Def.'s Mot. for Sum. J., Ex. D-29. In addition to issuing his Findings of Fact and Conclusions of Law, Judge Abramson ordered that the Firm and the Perry's submit additional briefs on issues pertaining to attorney's fees and costs. Pltfs' Memo in Opp., Ex. 4. Motions for post-trial relief and motions pertaining to attorneys fees and the escrow funds were decided in late 2006 and early 2007. Pltfs' Memo in Opp., Ex. 4. Finally, on April 23, 2007,*fn4 Judge Abramson entered judgment consistent with the Findings of Fact and Conclusions of Law.*fn5 Pltfs' Memo in Opp., Ex. 5. On May 18, 2007, the court docketed the Firm's notice of appeal. Pltfs' Memo in Opp., Ex. 4. On May 18, 2007, Judge Abramson additionally entered judgment in favor of Mr. Mychak and against Ms. Welker on the claim for violation of WPCL, which was also consistent with his Findings of Fact and Conclusions of Law.*fn6 Pltfs' Memo in Opp., Ex. 4.
The Firm's appeal only pertained to claims involving the Perry's and the Firm. Def.'s Mot. for Sum. J., Ex. D-31. On appeal, the Superior Court affirmed Judge Abramson's April 23, 2007, order requiring the Firm to pay attorney's fees and costs to the Perry's. Def.'s Mot. for Sum. J., Ex. D-31.
III. STANDARD OF REVIEW
Summary judgment is proper when "the pleadings, depositions, answers to interrogatories, and admissions on file, together with the affidavits, if any, show that there is no genuine issue as to any material fact and that the moving party is entitled to a judgment as a matter of law." Fed. R. Civ. P. 56(c). A fact is "material" if it "might affect the outcome of the suit under the governing law." Anderson v. Liberty Lobby, Inc., 477 U.S. 242, 248 (1986). An issue is "genuine" if there is sufficient evidence from which a jury could find in favor of the non-moving party. Id. at 248-29. It is not the court's role to weigh the disputed evidence and decide which is more probative, or to make credibility determinations. Rather, the court must consider the evidence, and all reasonable inferences which may be drawn from it, in the light most favorable to the non-moving party. Matsushita Elec. Indus. Co. v. Zenith Radio Corp., 475 U.S. 574, 587 (1986) (citing U.S. v. Diebold, Inc., 369 U.S. 654, 655 (1962)); Tigg Corp. v. Dow Corning Corp., 822 F.2d 358, 361 (3d Cir. 1987). If a conflict arises between the evidence presented by both sides, the court must accept as true the allegations of the non-moving party, and "all justifiable inferences are to be drawn in his favor." Anderson, 477 U.S. at 255.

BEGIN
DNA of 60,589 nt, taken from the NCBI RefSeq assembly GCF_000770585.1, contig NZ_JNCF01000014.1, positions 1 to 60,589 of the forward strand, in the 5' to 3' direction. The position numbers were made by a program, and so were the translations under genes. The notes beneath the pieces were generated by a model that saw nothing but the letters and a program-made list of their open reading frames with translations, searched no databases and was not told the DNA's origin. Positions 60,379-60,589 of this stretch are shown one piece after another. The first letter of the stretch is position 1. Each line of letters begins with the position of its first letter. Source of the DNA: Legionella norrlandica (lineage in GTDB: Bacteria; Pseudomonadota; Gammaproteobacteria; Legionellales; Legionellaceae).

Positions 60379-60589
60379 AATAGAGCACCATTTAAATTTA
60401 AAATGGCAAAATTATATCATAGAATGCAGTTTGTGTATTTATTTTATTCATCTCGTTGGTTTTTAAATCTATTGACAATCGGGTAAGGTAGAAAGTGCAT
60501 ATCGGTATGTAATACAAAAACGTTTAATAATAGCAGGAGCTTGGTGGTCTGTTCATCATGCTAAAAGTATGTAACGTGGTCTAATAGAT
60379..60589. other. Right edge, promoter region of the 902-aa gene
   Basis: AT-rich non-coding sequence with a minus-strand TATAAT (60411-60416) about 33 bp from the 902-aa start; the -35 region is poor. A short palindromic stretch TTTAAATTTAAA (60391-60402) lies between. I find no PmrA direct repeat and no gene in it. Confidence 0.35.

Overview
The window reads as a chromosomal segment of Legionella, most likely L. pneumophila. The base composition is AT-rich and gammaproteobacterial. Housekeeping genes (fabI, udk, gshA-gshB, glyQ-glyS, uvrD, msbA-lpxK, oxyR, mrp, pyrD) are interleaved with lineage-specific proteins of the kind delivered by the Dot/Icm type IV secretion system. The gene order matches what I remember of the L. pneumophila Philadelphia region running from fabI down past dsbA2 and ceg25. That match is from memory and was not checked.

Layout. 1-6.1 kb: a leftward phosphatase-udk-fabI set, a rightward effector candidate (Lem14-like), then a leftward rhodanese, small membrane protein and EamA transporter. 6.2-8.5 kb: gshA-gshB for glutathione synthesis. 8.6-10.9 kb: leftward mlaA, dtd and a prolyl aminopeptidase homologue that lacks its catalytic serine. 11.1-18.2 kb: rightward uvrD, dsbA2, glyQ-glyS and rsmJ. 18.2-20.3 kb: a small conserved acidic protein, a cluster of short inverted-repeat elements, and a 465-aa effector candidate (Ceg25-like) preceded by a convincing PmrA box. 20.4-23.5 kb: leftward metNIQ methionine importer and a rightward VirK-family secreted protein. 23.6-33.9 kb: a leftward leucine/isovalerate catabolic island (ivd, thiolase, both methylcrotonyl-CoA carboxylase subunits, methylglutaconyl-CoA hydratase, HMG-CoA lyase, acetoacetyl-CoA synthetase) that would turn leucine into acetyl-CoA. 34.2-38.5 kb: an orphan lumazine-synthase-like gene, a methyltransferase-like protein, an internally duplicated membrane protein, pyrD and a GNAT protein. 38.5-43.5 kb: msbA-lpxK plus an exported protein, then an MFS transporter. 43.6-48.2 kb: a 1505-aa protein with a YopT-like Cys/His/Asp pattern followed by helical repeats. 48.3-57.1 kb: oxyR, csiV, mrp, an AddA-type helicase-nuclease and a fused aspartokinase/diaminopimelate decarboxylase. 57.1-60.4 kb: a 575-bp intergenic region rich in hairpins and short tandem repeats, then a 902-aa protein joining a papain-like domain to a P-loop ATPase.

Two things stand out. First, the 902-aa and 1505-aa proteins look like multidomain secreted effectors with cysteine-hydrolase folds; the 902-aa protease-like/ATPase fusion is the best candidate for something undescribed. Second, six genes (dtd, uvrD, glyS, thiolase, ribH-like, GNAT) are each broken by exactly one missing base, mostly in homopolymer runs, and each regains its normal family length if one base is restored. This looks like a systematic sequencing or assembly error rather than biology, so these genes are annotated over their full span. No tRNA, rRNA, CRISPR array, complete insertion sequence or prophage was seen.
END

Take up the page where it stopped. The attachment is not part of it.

The moving party bears the initial burden of demonstrating that there is no genuine issue of material fact. Celotex Corp. v. Catrett, 477 U.S. 317, 322-24 (1986). Once the moving party carries this initial burden, the non-moving party must "come forward with specific facts showing there is a genuine issue for trial." Matsushita Elec. Indus. Co., 475 U.S. at 587. The non-moving party must present something more than mere allegations, general denials, vague statements, or suspicions. Trap Rock Indus. v. Local 825, 982 F.2d 884, 890 (3d Cir. 1992); Fireman's Ins. Co. of Newark v. DuFresne, 676 F.2d 965, 969 (3d Cir. 1982). Instead, the non- moving party must present specific facts and "affirmative evidence in order to defeat a properly supported motion for summary judgment." Anderson, 477 U.S. at 257. "If the evidence is merely colorable, or is not significantly probative, summary judgment may be granted." Id. at 249-50. If the non-moving party has the burden of proof at trial, then that party must establish the existence of each element on which it bears the burden. Celotex Corp., 477 U.S. at 322-23.
A. Plaintiffs' Claims for Wrongful Use of Civil Proceedings ("Dragonetti Claims") Are Not Barred by the Statute of Limitations